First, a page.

RUIDOSO, N.M. — Flooding caused by torrential rainfall from the remnants of Hurricane Dolly kept hundreds of evacuees away from their homes and campgrounds Monday, authorities said.

The body of a man reported missing during the flooding was found Monday.

The National Weather Service posted flash flood watches Monday across much of eastern New Mexico. The sun broke through Monday morning, but isolated thunderstorms were forecast throughout the week.

The state Department of Homeland Security and Emergency Management said up to 9 inches of rain had fallen since Friday in the mountainous area around Ruidoso, in south-central New Mexico.

The Rio Ruidoso was still running high and muddy Monday, with water flowing over roads in low-lying areas. A main thoroughfare in the center of Ruidoso, Paradise Canyon Road, was partially washed away, and two mud-covered mobile homes sat askew, washed off their foundations.

An estimated 350 to 500 houses, campers, mobile homes and structures were damaged by the flooding that struck early Sunday, authorities said. Ruidoso's business district was largely untouched, with most of the damaged bridges and roads in residential areas.

Public officials said 300 to 500 people were evacuated from homes, a campground and a recreational vehicle park after the Rio Ruidoso went over its banks early Sunday, and they were still unable to return early Monday.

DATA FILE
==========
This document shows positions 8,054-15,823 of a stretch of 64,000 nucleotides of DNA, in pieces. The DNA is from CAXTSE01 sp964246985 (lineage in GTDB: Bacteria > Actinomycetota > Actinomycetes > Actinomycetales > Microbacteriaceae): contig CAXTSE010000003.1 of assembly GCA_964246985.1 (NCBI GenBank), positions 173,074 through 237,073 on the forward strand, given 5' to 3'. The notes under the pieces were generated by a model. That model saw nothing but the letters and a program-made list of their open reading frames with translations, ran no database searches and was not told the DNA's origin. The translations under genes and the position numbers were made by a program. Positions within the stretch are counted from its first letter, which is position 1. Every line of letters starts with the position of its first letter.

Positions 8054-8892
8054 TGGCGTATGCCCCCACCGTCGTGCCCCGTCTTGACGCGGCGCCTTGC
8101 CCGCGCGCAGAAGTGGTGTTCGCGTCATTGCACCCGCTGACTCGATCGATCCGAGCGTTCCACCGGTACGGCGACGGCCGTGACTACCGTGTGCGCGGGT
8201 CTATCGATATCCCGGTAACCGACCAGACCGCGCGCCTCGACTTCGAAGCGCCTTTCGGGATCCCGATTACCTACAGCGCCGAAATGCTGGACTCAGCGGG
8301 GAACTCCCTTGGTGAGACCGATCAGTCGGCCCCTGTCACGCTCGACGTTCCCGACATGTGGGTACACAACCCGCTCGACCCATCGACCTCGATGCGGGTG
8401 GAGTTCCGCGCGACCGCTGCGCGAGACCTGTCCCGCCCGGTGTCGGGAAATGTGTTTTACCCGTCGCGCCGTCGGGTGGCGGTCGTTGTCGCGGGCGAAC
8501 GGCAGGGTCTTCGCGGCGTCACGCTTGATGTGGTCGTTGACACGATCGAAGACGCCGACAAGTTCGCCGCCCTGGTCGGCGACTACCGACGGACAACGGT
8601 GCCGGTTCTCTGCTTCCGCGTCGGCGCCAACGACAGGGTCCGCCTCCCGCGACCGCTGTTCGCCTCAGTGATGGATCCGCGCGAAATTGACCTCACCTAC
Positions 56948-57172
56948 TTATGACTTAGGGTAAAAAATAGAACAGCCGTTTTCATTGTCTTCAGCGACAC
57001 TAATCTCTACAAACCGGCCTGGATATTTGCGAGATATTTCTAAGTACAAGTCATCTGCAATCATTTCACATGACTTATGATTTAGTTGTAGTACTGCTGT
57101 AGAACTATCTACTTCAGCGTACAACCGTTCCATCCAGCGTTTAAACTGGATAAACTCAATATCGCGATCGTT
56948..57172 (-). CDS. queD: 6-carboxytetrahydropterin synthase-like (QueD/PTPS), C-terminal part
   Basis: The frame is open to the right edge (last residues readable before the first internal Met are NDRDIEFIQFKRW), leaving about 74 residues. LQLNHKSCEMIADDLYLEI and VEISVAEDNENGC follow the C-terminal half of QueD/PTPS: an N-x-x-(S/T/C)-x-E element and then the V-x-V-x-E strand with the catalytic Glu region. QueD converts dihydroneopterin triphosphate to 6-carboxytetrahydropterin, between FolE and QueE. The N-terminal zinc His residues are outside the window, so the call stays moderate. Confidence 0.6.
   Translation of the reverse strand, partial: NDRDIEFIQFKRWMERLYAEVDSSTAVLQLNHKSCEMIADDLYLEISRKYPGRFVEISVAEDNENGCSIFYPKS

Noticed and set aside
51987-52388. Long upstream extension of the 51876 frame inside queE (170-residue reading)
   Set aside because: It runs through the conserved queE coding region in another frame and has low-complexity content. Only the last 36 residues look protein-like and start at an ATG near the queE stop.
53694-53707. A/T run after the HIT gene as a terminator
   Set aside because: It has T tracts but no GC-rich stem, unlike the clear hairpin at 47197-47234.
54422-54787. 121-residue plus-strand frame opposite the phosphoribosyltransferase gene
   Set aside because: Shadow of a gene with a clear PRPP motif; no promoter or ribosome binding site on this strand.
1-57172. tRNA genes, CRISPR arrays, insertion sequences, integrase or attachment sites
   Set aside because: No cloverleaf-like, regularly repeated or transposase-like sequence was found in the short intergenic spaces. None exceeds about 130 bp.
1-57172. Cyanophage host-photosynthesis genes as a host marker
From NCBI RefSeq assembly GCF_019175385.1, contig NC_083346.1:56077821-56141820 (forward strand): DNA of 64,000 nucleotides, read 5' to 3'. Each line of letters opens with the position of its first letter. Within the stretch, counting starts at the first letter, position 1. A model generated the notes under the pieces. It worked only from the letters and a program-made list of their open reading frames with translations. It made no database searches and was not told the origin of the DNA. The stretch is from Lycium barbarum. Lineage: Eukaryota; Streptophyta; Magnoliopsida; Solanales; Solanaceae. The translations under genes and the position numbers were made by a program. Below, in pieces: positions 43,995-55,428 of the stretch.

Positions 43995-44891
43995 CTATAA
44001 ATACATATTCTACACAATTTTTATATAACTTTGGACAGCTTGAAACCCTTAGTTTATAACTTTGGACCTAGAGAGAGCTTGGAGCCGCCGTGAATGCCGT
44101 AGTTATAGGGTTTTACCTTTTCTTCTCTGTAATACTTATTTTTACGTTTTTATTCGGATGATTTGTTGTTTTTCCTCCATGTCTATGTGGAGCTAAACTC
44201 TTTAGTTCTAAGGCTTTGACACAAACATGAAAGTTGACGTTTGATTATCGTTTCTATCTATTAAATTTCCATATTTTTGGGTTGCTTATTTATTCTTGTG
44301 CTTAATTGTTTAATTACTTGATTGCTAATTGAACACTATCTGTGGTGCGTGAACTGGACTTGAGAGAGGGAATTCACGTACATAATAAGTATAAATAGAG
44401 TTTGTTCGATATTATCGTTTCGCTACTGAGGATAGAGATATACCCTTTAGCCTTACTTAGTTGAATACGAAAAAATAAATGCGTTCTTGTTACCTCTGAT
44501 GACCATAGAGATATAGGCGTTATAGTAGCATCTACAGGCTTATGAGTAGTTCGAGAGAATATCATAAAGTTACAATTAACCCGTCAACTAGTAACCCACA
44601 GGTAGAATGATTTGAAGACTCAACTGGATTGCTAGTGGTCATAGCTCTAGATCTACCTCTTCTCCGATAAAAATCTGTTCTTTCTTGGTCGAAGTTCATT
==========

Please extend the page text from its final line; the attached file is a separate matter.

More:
"If Noah'd been around, it would have been good to build an ark," said state Department of Public Safety spokesman Peter Olson.

Authorities on Monday found the body of a 20-year-old man reported swept away by high water Sunday, said Darlene Hart, a spokeswoman for the state of New Mexico. Earlier, two people had been reported swept away, but Hart said authorities had no definite information Monday on any other missing persons.

She said an unknown number of people remained stranded because of washed out roads and bridges, but that some had told authorities they didn't want to leave.

Nine bridges were reported under water and several roads were closed, but U.S. 70, the area's main highway, was reopened Monday, authorities said.

Tom Schafer, Ruidoso's emergency management coordinator, said there were 25 water rescues Sunday, mostly from vehicles but a few from homes. "A lot of people were trying to get through in deep water areas and they got stuck," he said.

National Guard helicopter crews rescued about two dozen campers stranded by high water, Schafer said.

However, some campers remained stranded. "They had to hunker down last night" to await rescue Monday, he said.

In Texas, the weather service said some areas of El Paso got as much as 3 inches of rain during the weekend and city officials said they received 17 reports of flooding in homes.